Pushed forward by both private sector green initiatives and public sector funding, much emphasis has been placed
on improving enterprise energy efficiency. While a few organizations may embark on green projects with the goal of saving the environment, for most it's purely a matter of dollars and cents. Less energy use means less spending. To that end, enterprise energy management networks enable organizations to monitor and manage building systems such as lights or heating and cooling in the same way they manage IT resources -- by giving them IP addresses and making them part of the enterprise LAN and WAN.
Enterprise energy management has long existed in one form or another, from simple programmable thermostats to large-scale environmental control systems. The significant shift now is in how these management solutions interoperate with the rest of the enterprise, as well as with outside utility providers. Because they are IP enabled, enterprise energy management networks allow for bi-directional communication between building facilities, enterprise network administrators and the power utility.
How networked energy management systems work
There are literally thousands of data points that can be collected and monitored within each enterprise facility. Nearly all heating, ventilation, and air conditioning (HVAC) systems have some form of sensor and control interface to determine the heating or cooling needs of a given area of the building. Most electric and water meters can likewise be monitored to determine usage. These remote devices, which are typically a hardware box with HVAC and temperature sensor connections on one end and an Ethernet interface on the other, are deployed at each facility to create a two-way integration with building environmental and energy interfaces. They not only collect the data gleaned from these sources but also offer the ability to control the equipment remotely.
These IP-based devices link to an enterprise's traditional data network, allowing for both direct management through standard browser-based configuration tools and the ability to push the collected data across the wide area network to a centralized management platform back at the corporate headquarters.
The centralized management system collects, collates and analyzes these data points, placing the information in a database to give the organization a complete view of the energy consumption across all resources. Much like network monitoring systems, an enterprise energy management network can set the baselines of energy consumption and can quickly alert administrators to spikes in usage and other potential trouble. With that data in hand, enterprises can use the centralized environmental control to develop a consistent enterprise-wide energy policy. These policies could define the parameters for environmental and energy metrics, including range of acceptable building temperatures, low-power modes for off hours, and notification procedures if a particular building falls out of compliance. Cisco's Network Building Mediator, for example, can independently send SNMP traps to any monitoring tool, opening up the opportunity to properly shut down a user's desktop during off hours, for example, or turn down wireless access points near a conference room when it's not occupied.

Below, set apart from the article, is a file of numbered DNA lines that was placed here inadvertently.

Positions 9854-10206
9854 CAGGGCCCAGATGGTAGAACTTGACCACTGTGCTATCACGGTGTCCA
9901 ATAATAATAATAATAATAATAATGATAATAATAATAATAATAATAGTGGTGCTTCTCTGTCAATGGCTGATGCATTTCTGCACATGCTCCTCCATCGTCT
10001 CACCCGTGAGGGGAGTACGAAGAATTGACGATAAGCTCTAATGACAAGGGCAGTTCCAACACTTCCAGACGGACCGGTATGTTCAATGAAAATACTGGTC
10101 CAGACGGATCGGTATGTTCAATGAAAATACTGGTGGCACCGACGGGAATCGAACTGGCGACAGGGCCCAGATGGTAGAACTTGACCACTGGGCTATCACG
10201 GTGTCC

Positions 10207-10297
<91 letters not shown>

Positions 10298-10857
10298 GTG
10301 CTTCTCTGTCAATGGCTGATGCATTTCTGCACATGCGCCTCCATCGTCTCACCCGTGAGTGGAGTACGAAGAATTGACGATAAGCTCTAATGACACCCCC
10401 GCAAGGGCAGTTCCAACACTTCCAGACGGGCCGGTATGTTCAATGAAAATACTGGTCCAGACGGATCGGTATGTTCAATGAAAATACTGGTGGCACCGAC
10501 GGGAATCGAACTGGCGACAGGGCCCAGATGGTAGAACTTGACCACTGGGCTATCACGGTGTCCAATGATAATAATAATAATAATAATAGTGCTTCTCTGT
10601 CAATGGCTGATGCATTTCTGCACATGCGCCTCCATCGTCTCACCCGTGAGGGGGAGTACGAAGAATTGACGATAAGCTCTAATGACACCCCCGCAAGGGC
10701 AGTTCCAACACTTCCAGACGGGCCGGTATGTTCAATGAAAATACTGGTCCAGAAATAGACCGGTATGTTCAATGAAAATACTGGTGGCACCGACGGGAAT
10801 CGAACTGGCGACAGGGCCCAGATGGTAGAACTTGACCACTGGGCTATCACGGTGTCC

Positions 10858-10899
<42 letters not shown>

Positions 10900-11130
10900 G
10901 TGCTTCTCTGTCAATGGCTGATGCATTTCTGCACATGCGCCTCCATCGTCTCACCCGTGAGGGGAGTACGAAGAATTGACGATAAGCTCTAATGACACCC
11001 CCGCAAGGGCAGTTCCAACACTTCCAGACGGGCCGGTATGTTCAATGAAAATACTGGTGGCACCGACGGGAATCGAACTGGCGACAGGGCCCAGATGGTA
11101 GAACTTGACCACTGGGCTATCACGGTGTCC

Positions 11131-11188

While there are a number of existing players in the enterprise energy management market, including Echelon's LonWorks platform and Tridium's VYKON Energy suite, Cisco's entry into the space, with its Network Building Mediator products, has sparked particular interest in the networking community.
Enterprise energy management systems and the smart grid network
Beyond the myriad of data collected at the facilities, the utility companies themselves are enabling enterprises to link their energy management systems directly to public smart grid networks. Smart grid networks, currently being rolled out in a number of communities, add a communication layer on what was traditionally a one-way power transmission by implementing IP-based smart meters in businesses and homes. These smart grid meters can inform consumers and enterprises of their current usage, rate information and the load on the overall power grid. Enterprises can then enact localized procedures based on these reports, such as dimming overhead lights or slightly raising building temperature in exchange for credits from the utility company. In a virtualized data center, for example, this integration could mean the ability to move virtual machines to a smaller number of physical servers, allowing idle ones to be spun down and powered back up as needed, depending on both the data center utilization and need from the utility.
Ultimately, enterprise energy management affords organizations the opportunity to maximize their energy efficiency and leverage many of the other network and management solutions in place to deliver a consistent policy and procedure of energy usage throughout their facilities.